You may test for radon with a do-it-yourself test kit or hire a professional company to perform your radon test for you. In either case, available literature or explanations from professionals may be insufficient to help you in fully understanding radon test results and what they mean.
We want you to make an informed decision about radon in your home or business. Use this guide on how to read radon test results to determine your risk and how you would like to proceed.
How Radon Is Measured
The first step to interpreting radon test results is understanding how radon is measured. Radon levels are measured in pico-Curies per liter of air (pCi/L), which is a measure of one trillionth, or 0.000,000,000,001, Curies present in a single liter of air. A Curie is an internationally recognized unit of radioactivity determined by a formula that tells us the number of decays per second of active radium.
The Curie is an intentionally large measurement. It measures on a much higher scale than what is initially considered dangerous to human health, so we use pico-Curies in radon testing to narrow the scale to human levels and aid in the understanding of radon test results.
Per pico-Curie, each decay of radium produces a micro-explosion that damages living tissue. While we cannot see these radioactive reactions happening with our eyes, they affect our body’s cells, especially those of the lungs. Long-term exposure has been shown to increase risk of lung cancer.
Interpreting Your Radon Test Results
Learn what the number of pico-Curies per liter means as it relates to the risk of damage and disease in your home or business.
Greater than or Equal to 4.0 pCi/L
Above 4.0 pCi/L, you are putting yourself at unusually high risk for lung damage and cancer. This levels is roughly the same lung cancer exposure risk as smoking half a pack of cigarettes a day. In almost all situations, the Environmental Protection Agency (EPA) recommends immediate installation of a radon mitigation system to lower your risk. If you are testing radon in conjunction with the sale of the building, 4.0 is typically used as the threshold radon level.
Between 2.7 and 4.0 pCi/L
When reading your radon test results, it is worth noting that even though EPA indicates 4.0 pCi/L, the World Health Organization (WHO) recommends mitigation at or over 2.7 pCi/L. If you are testing for you own safety, as opposed to selling the building, you may consider mitigation when you are in this range.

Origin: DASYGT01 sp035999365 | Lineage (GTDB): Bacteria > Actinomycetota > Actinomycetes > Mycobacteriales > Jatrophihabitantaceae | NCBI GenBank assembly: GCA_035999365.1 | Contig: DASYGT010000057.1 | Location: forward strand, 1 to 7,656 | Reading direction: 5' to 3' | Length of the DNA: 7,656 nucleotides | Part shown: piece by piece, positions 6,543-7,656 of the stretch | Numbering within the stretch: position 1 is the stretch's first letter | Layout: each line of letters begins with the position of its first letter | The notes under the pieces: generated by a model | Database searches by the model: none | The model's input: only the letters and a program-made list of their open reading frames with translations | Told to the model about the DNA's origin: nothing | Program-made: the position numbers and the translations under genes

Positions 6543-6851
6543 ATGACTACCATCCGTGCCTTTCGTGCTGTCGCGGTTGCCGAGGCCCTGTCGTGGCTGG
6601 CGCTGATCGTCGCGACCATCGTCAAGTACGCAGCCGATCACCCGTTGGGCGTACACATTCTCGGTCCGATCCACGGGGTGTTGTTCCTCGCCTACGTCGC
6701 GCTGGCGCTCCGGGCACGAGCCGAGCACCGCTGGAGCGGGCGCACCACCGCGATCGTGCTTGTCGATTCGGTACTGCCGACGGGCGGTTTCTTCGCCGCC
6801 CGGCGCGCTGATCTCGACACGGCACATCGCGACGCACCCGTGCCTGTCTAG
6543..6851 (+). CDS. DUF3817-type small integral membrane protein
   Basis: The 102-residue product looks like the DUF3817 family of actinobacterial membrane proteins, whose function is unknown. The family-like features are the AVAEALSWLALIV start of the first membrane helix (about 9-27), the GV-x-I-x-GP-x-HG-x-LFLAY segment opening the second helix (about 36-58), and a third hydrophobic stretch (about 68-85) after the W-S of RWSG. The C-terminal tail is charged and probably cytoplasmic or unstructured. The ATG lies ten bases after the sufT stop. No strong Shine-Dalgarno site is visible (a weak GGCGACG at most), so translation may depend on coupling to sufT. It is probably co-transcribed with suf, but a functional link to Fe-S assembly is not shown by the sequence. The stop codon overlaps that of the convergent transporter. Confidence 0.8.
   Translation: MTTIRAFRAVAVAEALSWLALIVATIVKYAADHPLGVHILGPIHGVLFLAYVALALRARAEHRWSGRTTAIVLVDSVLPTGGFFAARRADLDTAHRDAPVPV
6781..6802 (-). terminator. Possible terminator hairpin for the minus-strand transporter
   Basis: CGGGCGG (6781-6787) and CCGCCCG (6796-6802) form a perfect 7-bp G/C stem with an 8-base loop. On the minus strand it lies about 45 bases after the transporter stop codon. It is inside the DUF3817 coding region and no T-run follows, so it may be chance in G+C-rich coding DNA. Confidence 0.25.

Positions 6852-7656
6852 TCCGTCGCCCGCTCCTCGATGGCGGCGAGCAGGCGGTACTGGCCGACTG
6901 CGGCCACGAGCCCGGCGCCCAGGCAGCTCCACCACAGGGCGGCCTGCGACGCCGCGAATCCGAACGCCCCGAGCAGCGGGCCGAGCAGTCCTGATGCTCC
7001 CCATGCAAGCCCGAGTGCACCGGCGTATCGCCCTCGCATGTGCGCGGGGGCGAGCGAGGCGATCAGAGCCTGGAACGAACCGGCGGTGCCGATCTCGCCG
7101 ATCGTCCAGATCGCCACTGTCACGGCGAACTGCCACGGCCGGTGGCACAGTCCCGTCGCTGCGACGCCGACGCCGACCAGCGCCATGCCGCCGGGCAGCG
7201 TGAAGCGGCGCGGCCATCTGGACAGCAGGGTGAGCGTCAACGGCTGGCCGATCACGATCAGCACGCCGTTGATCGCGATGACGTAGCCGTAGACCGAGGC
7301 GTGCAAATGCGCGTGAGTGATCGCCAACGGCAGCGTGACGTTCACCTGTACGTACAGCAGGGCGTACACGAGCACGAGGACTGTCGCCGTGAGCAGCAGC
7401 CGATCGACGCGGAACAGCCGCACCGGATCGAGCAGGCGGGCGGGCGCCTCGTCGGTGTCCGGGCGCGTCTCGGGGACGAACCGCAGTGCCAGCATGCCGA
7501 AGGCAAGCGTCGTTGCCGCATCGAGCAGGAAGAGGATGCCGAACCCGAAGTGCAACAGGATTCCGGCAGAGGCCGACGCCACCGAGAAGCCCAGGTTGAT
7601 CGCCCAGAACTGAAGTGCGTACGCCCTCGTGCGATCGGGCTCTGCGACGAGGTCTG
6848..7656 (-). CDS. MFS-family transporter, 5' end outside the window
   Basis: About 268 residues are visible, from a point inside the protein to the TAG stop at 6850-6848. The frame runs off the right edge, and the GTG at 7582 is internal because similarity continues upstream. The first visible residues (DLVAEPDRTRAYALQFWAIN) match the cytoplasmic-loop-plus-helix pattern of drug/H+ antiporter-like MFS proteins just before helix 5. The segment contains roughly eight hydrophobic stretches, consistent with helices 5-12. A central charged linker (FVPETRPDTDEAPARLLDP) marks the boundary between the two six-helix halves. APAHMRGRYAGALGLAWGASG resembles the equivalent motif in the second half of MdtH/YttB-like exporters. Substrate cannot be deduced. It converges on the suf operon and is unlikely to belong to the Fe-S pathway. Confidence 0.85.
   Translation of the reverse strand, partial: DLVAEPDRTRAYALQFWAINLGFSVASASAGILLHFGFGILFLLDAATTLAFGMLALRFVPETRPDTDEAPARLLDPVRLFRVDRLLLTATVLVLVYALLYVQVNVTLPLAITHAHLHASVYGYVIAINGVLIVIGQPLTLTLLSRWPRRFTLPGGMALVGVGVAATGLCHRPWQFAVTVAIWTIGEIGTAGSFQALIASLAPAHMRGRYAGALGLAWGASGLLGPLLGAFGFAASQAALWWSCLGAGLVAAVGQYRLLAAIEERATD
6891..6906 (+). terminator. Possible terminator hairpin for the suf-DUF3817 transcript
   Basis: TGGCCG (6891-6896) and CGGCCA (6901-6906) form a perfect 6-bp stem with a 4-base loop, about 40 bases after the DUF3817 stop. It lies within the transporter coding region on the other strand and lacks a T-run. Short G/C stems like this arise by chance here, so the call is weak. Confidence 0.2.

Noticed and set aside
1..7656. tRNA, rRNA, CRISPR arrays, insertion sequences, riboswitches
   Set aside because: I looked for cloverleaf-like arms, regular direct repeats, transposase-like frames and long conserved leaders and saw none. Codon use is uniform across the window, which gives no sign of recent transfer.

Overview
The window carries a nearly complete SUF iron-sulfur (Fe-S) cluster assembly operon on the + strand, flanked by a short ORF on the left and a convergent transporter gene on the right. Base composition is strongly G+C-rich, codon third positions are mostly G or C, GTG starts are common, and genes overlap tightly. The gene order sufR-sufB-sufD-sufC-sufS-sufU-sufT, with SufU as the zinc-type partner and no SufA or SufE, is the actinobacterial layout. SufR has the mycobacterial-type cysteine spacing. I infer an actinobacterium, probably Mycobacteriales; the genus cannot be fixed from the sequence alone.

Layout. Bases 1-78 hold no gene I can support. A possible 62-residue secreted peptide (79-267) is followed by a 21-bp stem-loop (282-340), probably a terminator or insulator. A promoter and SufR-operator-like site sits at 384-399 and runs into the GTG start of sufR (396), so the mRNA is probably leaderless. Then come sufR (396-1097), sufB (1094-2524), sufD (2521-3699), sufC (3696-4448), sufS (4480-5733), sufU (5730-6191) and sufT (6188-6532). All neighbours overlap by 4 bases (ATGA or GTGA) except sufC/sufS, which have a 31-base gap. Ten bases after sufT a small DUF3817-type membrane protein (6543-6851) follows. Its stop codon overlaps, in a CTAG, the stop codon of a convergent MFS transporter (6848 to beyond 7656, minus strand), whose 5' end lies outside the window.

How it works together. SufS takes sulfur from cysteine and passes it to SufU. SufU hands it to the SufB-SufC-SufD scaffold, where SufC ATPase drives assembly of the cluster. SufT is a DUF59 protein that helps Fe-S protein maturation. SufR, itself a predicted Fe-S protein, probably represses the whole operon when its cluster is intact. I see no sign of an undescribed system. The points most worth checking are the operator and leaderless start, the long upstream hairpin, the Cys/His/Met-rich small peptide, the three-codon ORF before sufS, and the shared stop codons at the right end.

One factor to consider at this level is the amount of time spent in the lowest floor of your home. Another is the actual height of your nose above the floor while in that area. Anyone who sits or lays down for extended periods while in those areas will receive a higher radon dose than those standing. Children, especially crawling children, are more affected because of the proximity of their noses to the floor.
It is also helpful to know that radon levels reduce by about in half each floor up the building. In other words, a basement that measures a radon level of 16 pCi/L is likely to exhibit about a level of8 pCi/L on the first floor, and about a 4 pCi/L on the third floor.
Less than 2.7 pCi/L
This is a relatively low radon level. For reference, 0.4 pCi/L is the average level of natural outdoor radon as determined by Congress’s Radon Act 51.
Keeping Your Family Safe
The WHO Handbook on Indoor Radon posits that “most of radon-induced lung cancers occur from low and medium-dose exposures in people’s homes.” Understanding radon levels and the threat that radon poses is key to keeping you and your family safe.
DuPage Radon Contractors’ radon mitigation experts would like to reiterate that when reading your radon test results, you should keep in mind that radon poses a danger at even low levels. We care about the safety of you and your family, and would recommend testing for radon with a reputable testing company (DuPage Radon Contractors does not perform radon testing) and installing a radon mitigation system (DuPage Radon Contractors does expertly install radon mitigation systems) as quickly and as soon as possible. Get in touch with us today to find out how we can make your home safer.